Systematically improve how an organization or a team works and creates value.
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The most common way of thinking about an organization is as a group of individuals working together towards a common purpose. This mental model of an organization or a team can be useful in many development and alignment efforts, but when it comes to improving or changing the organization, the focus on individuals gets in the way.
When managing change and improvement, it makes more sense to think of the organization as a standalone machine or a product with certains features and traits that can be amended, added to, and improved.
Sometimes (a lot of the time, actually) things go wrong in an organization. One way to think about these failures are as organizational bugs.
An organizational bug is like a software/product bug in that an interaction with the product (in this case the organization) in a given context produces an outcome which is unexpected or undesirable.
In her article Strategies for Learning from Failure, Amy Edmondson explains that when leaders are asked to consider which portion of the failures in their organizations that are truely blameworthy, their answers are usually in single digits (2% to 5%).
Yet, they admit that as much as 70 - 90% of failures are treated as blameworthy. This is not useful for morale, and even less so when it comes to implementing a permanent fix.
A bug can most easily be recognized by a display of frustration from someone who comes in contact with the organization, be it an employee, a leader, a client, a board member, an investor or a vendor/partner.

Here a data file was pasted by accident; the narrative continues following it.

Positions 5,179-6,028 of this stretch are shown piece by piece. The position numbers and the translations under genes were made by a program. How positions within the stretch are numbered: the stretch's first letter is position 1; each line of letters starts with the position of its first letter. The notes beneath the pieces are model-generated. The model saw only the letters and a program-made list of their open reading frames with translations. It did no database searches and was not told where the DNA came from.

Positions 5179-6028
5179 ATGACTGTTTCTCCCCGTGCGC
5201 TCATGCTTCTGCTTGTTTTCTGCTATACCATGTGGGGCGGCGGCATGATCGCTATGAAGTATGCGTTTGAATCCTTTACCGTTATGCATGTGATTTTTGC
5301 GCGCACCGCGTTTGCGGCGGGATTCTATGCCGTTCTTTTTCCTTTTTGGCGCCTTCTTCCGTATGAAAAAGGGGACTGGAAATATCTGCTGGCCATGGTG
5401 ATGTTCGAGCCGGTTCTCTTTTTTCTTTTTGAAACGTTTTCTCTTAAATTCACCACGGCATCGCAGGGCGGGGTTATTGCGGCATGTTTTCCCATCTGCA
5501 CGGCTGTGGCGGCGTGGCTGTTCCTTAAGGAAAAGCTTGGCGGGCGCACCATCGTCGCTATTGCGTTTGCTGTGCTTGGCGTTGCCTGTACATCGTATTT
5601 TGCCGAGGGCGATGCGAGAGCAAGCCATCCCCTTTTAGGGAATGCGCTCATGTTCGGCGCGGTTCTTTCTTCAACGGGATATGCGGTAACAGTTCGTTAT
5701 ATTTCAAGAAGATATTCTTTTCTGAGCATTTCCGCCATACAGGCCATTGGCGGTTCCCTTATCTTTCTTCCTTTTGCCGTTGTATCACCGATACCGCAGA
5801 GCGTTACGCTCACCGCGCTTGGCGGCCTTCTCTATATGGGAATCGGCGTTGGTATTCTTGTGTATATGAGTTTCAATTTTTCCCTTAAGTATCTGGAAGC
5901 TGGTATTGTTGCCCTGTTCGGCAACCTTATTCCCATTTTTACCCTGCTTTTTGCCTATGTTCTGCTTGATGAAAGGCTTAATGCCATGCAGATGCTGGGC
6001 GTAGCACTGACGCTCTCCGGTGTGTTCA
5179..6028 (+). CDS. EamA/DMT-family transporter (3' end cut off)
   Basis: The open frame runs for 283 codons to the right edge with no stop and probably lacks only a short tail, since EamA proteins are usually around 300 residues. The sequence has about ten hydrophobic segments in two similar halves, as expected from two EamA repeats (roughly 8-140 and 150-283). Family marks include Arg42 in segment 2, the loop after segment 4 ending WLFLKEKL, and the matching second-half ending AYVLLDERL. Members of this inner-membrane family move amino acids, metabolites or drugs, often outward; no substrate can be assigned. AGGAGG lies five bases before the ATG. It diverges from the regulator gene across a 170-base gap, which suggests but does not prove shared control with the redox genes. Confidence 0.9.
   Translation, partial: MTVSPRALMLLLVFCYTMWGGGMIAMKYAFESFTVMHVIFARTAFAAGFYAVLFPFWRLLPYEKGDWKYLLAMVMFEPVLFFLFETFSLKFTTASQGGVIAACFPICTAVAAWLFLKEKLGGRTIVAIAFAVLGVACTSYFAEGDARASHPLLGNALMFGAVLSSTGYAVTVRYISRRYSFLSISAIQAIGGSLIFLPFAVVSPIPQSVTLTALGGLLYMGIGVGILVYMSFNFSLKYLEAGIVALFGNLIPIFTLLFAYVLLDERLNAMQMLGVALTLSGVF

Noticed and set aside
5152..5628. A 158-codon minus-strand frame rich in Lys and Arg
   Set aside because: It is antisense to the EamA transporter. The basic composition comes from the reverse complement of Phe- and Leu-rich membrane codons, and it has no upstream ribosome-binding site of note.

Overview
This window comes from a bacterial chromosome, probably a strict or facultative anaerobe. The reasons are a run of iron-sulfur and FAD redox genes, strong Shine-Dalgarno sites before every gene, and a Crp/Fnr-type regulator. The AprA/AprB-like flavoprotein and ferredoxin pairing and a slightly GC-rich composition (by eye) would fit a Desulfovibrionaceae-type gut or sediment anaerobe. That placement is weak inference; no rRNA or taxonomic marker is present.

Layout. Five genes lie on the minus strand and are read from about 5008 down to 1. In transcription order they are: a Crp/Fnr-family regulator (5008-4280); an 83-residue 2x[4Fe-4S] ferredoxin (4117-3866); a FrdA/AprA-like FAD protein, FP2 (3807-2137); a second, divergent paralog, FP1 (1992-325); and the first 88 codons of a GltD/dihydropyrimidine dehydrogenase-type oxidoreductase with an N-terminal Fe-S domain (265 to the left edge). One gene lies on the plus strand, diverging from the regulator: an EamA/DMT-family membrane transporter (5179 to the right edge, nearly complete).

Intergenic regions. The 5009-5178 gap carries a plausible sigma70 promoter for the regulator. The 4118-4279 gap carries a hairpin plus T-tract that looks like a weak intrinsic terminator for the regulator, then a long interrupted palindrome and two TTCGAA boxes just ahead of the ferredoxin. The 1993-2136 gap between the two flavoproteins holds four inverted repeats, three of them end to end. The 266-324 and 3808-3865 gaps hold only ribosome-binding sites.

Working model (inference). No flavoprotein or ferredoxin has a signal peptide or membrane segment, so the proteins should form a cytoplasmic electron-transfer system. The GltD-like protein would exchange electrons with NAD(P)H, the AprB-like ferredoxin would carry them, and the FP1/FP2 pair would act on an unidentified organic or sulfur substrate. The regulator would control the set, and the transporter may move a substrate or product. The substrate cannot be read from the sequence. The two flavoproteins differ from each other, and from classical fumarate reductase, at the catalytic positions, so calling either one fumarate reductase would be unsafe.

The frustration is usually an indication of an expectation (explicit or implicit) not being met.
In order to manage the organization as a product, there needs to exist a single source of truth describing and dictating how the organization operates. To borrow a term from software programming, we can think of this as the source code of the organization. More recently, systems managing the source code of an organization have come to be known as Digital Twins of the Organization (DTO).
A DTO establishes a digital representation of how the organization operates which can then be modified to reflect our best and most up-to-date understanding of how we should organize work.
Provided that the DTO has a means of deploying updates to the relevant people in a manner which allows them to grow familiar with the changes, we are now able to change and improve how the organization operates in a continuous and predictable manner.
The identification of an organizational bug starts of by identifying frustrations or some other form of communication signaling an unexpected outcome.
Something being difficult may also be an indication that there is a bug (or rather a missing feature) somewhere.
A bug can always be traced back to one or more expectations not being clearly communicated or sufficiencly understood and familiarized.
Use the Five Whys or a similar method to identify the root cause(s).
For help brainstorming and understanding which types of expectations that were insufficient for a given bug, utilize the list of information types that support familiarization within the Wecomplish Platform.
Implementing a long lasting fix means adapting and deploying a new version of the source code in your DTO.
For this purpose, you can use an insight management platform like Wecomplish, or a similar DTO-system which allows the organization to clearly and predictably communicate and improve familiarization with expectations.
Insight management Organizational health
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